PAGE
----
Antigone by Sophocles

Antigone by Sophocles

Antigone by Sophocles







*Antigone She is described in the play as the daughter of Oedipus. Antigone is also the sister of Oedipus as described in the play. This is considering the fact that Oedipus married his own mother. After the death of Oedipus and his brothers, Antigone and her sister are the left as the only represenatatives of the Labdascus family. According to the play, Antigone is depicted as a heroine due to the fact that she goesto tha states to claim that one of his brother by name Polyneices ought to be buried with due respect, the same way as his other brother by the name Eteocles is buried. The public in the play claims that Antigone is too self-righteous, even alienating while others claim that she is a feminist.

*Creon Creon is the one who helps in raising-up Antigone and her sister. He makes an opinion that Eteocles, who is one of the two brothers of Antigone to be honored with buried. The reason that she gave was that Eteocles was a major defender of Thebes. Creon proceeds in pointing out that the body of Polyneices ought to left without being buried and be food of the vultures. The play-writer describes Creon as the ruler of Thebes in the wake of war. She cherishes orders and loyalty above everything else in her life. He is depicted as selfiosh and does not recognize that other forms of law exist apart from the Thebes law. The play writer describes him as a proud person and he always condemns Antigone while he defies the gods and brings destruction unto himself. He is broken by the information about the death of his wife and is forced to confront the suicide of his wife.

*Polyneices and *Eteocles Both of them are brothers of Antigone. According to the play, they appear as casualties in a brutal war for power. They both die at each other’s hand.

*Ismene She is a sister to Antigone and described as the strong foil of the sister’s life. According to the play, Ismene is depicted as a weak woman and terrible of disobeying men especially in power. She does not belief that women ought to disobey the laws that are set by men even though they are against the human rights. When her brother Polyneices dies, she fails to offer assistance in burring him.

Chorus of Theban Elders The Chorus as described in the play comments on the interactions with Creon. The elders actively intercede with the advice of Creon at a critical moment displayed at then end of the play.

Sentry/Watchman He brings the news that Polyneices has been buried and he later captures Antigone. He has a powerful and interesting speech that captures the attention of the audience in the play. His speech signifies how the Greece people use rhythms and diction in their natural speech. He has self motivated attitude and is depicted in the play as a person who tries to protect his life in all means possible. He asks basic questions that contradict with the statements given by other characters.

*Haemon He is the son of Creon and Eurydice. According to the play-writer, he is engaged to be married to Antigone. He appears to defend Antigone from his father on the issue of burying Polyneices.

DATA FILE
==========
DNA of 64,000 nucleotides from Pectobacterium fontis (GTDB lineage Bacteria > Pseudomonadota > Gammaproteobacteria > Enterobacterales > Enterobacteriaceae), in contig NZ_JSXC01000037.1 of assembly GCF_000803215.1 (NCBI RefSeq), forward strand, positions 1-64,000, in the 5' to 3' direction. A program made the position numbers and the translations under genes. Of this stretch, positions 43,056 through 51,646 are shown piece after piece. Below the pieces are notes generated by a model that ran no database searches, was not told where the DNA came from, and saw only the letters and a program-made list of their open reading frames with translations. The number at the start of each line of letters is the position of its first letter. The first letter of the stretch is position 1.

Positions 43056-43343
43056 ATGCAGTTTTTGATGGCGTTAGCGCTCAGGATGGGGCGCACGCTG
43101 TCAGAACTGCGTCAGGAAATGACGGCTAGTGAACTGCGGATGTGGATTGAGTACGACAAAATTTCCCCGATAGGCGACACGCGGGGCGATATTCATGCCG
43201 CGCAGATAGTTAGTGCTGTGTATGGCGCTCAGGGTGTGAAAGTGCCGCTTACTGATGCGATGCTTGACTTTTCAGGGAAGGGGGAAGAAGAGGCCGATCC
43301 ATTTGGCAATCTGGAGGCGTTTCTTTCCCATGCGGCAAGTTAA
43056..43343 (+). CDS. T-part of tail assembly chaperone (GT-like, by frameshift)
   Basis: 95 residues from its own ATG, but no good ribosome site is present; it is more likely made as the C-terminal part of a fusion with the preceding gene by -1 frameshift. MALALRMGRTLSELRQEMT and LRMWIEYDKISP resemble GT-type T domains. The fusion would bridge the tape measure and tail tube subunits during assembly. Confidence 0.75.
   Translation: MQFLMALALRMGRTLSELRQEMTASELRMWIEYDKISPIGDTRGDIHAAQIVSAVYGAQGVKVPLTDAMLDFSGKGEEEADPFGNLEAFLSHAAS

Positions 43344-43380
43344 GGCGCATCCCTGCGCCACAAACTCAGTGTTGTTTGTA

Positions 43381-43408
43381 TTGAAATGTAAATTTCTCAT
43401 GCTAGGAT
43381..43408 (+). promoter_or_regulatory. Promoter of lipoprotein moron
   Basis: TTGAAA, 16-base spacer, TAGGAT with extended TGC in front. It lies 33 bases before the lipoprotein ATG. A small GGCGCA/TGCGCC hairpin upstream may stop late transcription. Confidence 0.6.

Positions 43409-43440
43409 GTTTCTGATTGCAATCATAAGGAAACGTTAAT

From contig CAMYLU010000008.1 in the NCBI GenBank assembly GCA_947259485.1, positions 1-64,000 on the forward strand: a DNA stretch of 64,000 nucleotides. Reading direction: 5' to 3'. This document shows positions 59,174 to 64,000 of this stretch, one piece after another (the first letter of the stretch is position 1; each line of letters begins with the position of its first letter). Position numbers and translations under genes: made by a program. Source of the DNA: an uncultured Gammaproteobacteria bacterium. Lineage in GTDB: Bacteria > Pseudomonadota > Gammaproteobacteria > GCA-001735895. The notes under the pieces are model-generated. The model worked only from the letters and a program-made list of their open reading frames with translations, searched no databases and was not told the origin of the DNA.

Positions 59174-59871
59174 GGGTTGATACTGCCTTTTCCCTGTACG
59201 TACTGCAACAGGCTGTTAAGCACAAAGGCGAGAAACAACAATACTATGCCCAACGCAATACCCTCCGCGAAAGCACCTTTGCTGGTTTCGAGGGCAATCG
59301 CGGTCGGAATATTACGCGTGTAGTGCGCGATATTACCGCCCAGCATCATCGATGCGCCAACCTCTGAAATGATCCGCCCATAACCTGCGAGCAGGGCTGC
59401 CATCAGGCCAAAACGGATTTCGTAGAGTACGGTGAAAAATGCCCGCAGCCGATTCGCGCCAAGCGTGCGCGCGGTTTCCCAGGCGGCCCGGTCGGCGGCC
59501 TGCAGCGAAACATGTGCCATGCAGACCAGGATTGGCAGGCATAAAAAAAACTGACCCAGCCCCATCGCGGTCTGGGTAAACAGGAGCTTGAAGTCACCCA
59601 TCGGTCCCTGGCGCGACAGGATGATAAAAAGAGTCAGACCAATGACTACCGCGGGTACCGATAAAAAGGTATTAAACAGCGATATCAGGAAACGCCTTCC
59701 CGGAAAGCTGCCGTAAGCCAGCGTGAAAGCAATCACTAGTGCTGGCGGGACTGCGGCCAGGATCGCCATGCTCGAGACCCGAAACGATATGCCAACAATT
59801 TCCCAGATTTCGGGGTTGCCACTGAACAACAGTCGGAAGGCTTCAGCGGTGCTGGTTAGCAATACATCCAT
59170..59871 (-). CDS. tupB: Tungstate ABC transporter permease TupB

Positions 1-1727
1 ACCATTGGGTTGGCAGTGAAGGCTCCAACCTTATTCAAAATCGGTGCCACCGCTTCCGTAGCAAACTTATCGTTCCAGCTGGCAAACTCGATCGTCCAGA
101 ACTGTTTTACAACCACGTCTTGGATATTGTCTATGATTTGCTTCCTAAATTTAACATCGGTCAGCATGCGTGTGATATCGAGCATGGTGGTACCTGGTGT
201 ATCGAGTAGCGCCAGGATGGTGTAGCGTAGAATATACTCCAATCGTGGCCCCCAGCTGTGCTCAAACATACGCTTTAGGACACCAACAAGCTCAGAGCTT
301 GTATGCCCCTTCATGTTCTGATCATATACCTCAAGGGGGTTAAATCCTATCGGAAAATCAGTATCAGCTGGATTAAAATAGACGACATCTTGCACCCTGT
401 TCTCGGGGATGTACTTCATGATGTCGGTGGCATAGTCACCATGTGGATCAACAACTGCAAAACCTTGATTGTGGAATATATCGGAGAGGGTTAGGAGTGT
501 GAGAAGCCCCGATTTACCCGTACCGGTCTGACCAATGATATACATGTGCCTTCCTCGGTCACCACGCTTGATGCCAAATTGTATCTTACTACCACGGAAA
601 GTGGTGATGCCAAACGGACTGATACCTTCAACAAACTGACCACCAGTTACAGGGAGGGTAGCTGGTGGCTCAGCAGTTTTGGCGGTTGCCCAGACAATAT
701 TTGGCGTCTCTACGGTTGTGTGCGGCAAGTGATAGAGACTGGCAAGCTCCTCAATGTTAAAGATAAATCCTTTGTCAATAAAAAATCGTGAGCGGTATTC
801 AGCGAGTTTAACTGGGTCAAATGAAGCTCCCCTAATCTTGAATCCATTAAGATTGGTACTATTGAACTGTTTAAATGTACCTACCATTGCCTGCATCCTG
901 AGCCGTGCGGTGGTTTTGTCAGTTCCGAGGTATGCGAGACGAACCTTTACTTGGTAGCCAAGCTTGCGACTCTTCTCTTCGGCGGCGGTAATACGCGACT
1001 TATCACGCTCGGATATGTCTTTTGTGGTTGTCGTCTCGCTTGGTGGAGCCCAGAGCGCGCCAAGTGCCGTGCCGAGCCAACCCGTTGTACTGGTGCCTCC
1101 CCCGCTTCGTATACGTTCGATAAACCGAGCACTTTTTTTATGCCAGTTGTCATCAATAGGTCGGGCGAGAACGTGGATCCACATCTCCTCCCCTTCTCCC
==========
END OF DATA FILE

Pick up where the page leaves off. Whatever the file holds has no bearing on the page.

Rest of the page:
Eurydice She is the mother of Haemon and the wife of Creon. She plays a major role in bringing up Antigone after the death of her brothers. She commits suicide after learning the death of her son who also succumbs to death after killing himself.

*Teiresias He is a blind prophet who warns Creon that his regards concerning treating the body of Polyneices is not in accordance with the laws of the gods.

A messenger He is described as a servant who is courageous and activbe in his work. He reports the suicides of both Antigone and Haemon to the Chorus and Eurydice. The messenger leaves to follow Eurydice when she runs off in grief.

Second Messenger This is the second messenger who reports the death of Eurydice’s to the Chorus and Creon.

III.AFTER you have read the play, type your answers to the following requirements.

State what you think is the playwright’s thesis or theme(s) and support with action and /or characters.

The themes of the play include; state power is seen clearly since Antigone goes against the state and advocates burying her brother even though the state is against the norm. Antigone argues that burial rituals are personal issues and the state is not required to interfere. Despite the threats that anyone who performs the burial rituals will face a death penalty Antigone vows to go against the law and bury her brother in the best way she knows. Antigone refuses to allow Creon control what she can do with her siblings, for instance, she is seen telling Ismene about Creon proclamation, “he has no right to keep me from my own”. In the ancient times dispute between the state and individual was constant at times not agreeing with state laws resulted to murder and torturous behavior of the state to ensure other rebellious people to conform to laws. In this scenario Antigone actions eventually resulted to the king regretting his actions and promised to be a better king (Donaldson, 2010).

Civil defiance

This is seen in the conflict between Creon and Antigone , Antigone claims that she would rather respect God’s laws rather than state laws. Creon commands respect to set regulations he says that “there is nothing worse than disobedience to authority” but Antigone answers by saying that state regulations are not fixed hence it can be broken in civil defiance in intense cases in contrast the god’s laws cannot be broken in whatever circumstances (Donaldson, 2010).